“False laws are those which, on the pretext of teaching virtue, fan the spirit of revolt, as is the case with the White Lotus[2] Teaching.

    “But what would you say if We were to dispatch a group of monks and lamas to your country to preach their doctrines? How would they be received? Your Matteo Ricci came to China in the 1572 and We will not discuss what the Chinese at that time did since We are not responsible for that. Then you were but few in number and it hardly mattered. You did not have your people and churches in all provinces. It was only under the reign of my father that you began to build churches everywhere and that your doctrines started to spread rapidly. We observed this, but we said nothing.

    “You may have known how to deceive Our Father, but don’t think you can deceive Us in the same way. You wish to make the Chinese all Christians and this is what your law demands. We know this very well. But in this case what would become of Us? Should We not soon become merely the subjects of your kings?

    “The converts you have made already recognize nobody but you and, in troubled times, they would listen to no other voice than yours. We know that at present We have nothing to fear but, when foreign ships start coming in their thousands and tens of thousands, maybe serious disorders will arise then”.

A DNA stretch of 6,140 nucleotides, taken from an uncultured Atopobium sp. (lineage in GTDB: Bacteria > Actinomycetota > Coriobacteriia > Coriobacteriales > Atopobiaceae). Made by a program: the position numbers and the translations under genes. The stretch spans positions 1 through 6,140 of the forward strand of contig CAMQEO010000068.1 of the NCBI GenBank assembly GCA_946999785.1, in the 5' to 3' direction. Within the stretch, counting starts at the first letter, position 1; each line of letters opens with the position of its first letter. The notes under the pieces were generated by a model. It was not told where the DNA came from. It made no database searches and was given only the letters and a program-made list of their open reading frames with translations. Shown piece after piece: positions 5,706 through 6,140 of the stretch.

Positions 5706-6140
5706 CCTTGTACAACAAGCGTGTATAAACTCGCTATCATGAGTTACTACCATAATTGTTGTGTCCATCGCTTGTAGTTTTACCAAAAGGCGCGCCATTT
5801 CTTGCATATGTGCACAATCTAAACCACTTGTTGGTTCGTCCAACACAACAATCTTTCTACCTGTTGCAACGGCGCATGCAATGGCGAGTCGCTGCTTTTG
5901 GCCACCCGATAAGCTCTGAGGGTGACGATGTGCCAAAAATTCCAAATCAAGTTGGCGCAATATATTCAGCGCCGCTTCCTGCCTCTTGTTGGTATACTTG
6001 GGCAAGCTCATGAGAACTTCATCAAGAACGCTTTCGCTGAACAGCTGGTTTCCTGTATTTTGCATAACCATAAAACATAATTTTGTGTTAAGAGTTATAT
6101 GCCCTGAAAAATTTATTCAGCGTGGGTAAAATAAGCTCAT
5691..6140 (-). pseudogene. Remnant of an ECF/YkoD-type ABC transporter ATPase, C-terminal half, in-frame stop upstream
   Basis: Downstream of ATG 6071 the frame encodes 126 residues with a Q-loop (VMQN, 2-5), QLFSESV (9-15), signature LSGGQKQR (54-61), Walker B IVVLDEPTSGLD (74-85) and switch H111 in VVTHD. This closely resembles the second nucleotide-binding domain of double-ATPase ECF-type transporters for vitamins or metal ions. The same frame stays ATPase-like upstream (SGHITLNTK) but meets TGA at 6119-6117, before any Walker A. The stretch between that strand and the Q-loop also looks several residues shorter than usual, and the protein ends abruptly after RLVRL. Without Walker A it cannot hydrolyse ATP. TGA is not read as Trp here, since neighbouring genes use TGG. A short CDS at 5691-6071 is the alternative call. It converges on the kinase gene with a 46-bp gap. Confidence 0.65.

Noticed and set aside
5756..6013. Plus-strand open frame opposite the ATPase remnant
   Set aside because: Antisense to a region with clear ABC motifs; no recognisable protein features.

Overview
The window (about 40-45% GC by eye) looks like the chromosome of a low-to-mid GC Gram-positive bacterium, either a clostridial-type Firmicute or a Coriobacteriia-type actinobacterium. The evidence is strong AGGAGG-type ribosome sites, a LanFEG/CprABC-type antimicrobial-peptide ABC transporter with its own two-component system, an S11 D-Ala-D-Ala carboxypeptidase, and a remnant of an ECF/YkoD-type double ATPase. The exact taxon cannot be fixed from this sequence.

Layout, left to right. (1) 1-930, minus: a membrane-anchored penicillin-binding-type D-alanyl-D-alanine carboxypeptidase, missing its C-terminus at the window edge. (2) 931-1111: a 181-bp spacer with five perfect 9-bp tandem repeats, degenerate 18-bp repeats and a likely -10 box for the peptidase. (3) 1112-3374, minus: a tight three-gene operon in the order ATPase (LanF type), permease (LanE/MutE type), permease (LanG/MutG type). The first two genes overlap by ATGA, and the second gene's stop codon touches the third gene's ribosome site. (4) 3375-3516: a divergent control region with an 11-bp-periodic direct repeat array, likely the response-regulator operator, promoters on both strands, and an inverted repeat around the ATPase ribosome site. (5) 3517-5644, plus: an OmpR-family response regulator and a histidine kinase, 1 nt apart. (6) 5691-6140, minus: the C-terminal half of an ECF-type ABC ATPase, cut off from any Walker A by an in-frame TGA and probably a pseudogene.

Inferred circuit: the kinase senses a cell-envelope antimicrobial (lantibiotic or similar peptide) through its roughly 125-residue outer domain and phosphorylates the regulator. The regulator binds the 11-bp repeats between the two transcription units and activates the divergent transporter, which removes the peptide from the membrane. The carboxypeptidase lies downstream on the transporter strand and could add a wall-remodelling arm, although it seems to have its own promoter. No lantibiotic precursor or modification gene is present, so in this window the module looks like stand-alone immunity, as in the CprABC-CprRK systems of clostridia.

China’s experience with religion is vast and its fruits bitter. A century after the Yongzheng Emperor explained his dilemma the Christian Taiping Rebellion killed thirty-million Chinese and so weakened the country that it was unable to defend itself when foreign ships started coming in their thousands and tens of thousands. Yet today, the Yongzheng Emperor’s policy still holds. People can practice their religion privately but not proselytize it publicly nor force others to do so.

    [1] ‘Yongzheng’s Conundrum. The Emperor on Christianity, Religions, and Heterodoxy’, Menegon. An Emperor Confronts Christianity and the Heterodox, Part II: Eugenio Menegon on Qing emperor Shizong 世宗 (Aisin Gioro Injen), generally known by his reign title Yongzheng (雍正 hūwaliyasun tob, r.1722-1735).
    [2] A revolutionary secret society founded in the 14th century.